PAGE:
|Old Post Office, now the Trump International Hotel, summer 2016|
Jimmy Carter is perhaps the most disdained president of recent history. Thinking about the late 1970s, the American public generally remembers the energy crisis, the hostages in Iran whom Carter couldn’t free, his “national malaise” and that’s about it.
|National Portrait Gallery|
His being a peanut farmer was celebrated, and companies offered products trying to capitalize on Carter’s grinning likeness. The government quickly moved to make it stop.
On May 3, 1977, Assistant Attorney General John M. Harmon prepared a memo suggesting the Federal Trade Commission might prevent the president’s likeness from being used commercially.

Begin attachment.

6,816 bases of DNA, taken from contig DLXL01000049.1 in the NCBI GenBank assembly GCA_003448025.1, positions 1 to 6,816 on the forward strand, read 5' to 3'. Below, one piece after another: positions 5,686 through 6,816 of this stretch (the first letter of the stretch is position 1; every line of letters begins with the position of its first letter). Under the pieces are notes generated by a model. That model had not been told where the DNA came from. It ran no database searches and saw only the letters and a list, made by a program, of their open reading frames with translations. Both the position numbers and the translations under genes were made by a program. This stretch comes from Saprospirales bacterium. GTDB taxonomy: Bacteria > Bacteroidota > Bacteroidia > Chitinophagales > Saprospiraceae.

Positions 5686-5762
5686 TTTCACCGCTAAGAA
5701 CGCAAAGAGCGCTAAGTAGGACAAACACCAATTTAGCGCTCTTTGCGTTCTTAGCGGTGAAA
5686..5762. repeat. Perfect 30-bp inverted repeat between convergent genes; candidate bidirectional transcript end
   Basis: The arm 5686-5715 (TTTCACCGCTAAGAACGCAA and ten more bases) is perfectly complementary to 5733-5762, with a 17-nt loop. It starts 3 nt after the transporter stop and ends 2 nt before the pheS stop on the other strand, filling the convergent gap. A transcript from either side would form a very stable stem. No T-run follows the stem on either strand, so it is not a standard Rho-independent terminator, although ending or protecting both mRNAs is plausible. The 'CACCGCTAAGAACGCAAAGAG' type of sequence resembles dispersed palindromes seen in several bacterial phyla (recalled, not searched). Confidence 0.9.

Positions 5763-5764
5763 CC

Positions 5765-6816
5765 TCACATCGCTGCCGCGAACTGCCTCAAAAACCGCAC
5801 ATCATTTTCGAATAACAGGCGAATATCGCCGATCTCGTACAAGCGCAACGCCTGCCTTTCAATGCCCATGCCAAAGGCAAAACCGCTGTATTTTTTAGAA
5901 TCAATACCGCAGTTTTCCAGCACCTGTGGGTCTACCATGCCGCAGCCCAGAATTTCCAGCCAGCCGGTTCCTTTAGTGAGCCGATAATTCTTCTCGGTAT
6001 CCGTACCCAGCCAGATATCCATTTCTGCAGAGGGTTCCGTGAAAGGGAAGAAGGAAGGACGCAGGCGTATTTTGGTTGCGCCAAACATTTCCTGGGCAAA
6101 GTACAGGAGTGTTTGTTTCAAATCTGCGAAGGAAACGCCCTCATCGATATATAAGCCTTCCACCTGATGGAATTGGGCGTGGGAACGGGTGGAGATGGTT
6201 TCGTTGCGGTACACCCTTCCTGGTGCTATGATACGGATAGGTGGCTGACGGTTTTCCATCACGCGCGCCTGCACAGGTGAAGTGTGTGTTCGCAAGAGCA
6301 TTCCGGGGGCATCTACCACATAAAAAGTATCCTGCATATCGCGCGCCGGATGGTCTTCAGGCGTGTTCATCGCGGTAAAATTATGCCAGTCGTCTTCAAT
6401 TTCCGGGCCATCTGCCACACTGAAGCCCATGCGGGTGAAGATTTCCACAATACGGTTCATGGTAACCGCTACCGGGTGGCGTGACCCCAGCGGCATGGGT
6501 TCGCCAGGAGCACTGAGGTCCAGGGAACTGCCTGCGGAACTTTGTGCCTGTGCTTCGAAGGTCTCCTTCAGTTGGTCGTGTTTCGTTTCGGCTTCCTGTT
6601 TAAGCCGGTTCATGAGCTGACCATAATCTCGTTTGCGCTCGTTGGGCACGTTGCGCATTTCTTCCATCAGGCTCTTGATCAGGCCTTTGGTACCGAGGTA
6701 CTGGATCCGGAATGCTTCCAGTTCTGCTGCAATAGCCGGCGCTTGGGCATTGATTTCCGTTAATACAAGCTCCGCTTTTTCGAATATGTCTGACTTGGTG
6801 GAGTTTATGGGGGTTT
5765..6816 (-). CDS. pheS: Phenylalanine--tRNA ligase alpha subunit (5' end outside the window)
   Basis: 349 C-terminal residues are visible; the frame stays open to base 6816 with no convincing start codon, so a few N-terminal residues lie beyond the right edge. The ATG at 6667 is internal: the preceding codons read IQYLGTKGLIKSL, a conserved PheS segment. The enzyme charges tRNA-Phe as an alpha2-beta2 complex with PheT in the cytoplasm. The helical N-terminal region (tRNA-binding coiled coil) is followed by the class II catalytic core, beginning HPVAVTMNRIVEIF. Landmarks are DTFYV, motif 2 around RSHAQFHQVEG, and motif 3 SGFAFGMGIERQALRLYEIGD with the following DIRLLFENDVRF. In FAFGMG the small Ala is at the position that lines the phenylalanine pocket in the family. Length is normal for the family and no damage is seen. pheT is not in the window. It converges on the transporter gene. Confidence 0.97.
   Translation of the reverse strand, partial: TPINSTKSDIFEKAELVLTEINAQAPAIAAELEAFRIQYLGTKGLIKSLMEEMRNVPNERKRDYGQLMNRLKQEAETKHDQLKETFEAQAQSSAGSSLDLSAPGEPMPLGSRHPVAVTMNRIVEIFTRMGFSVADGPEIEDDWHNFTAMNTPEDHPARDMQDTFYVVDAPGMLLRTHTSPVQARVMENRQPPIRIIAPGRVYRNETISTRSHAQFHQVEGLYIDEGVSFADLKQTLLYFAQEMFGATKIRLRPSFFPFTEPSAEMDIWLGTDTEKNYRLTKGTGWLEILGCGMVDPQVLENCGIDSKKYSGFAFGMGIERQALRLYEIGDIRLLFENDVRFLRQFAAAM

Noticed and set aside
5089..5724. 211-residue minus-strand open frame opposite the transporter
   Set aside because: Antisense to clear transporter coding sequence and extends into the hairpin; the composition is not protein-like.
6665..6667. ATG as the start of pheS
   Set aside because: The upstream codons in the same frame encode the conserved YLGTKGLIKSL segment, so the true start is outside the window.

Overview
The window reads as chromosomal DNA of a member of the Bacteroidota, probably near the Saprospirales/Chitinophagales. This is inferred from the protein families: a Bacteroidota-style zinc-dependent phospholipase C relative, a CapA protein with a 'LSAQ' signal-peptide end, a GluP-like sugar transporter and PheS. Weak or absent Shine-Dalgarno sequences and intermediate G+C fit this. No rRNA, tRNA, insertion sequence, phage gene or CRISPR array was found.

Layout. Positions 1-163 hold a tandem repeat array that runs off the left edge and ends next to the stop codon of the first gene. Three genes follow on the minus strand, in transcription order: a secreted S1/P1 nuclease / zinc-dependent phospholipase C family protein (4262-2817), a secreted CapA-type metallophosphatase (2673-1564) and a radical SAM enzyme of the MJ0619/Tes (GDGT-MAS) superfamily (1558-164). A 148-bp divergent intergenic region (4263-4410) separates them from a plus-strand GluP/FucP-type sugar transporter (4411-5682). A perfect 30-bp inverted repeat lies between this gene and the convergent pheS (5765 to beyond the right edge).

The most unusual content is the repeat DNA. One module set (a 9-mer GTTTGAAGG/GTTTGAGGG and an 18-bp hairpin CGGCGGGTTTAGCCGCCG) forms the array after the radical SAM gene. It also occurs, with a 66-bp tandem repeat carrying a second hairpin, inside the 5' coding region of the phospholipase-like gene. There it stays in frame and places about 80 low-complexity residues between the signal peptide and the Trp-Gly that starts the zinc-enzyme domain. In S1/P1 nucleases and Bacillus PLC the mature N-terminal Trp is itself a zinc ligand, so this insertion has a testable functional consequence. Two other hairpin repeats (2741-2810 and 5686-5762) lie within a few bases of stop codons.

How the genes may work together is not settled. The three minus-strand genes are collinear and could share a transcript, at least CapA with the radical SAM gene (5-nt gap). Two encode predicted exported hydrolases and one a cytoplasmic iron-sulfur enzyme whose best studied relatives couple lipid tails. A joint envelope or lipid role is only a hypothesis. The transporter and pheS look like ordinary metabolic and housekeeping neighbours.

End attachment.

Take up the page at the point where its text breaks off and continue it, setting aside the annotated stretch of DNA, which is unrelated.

“The commission could probably prohibit the use of advertisements, labels, or trade names which implied that the president endorsed, profited from, or was connected with the sale of a particular product,” he wrote. “The prestige of the presidency and President Carter’s well-known background would probably allow the commission to eliminate most of the attempts to attach the president’s name to peanuts and peanut products.”
To continue reading, click here.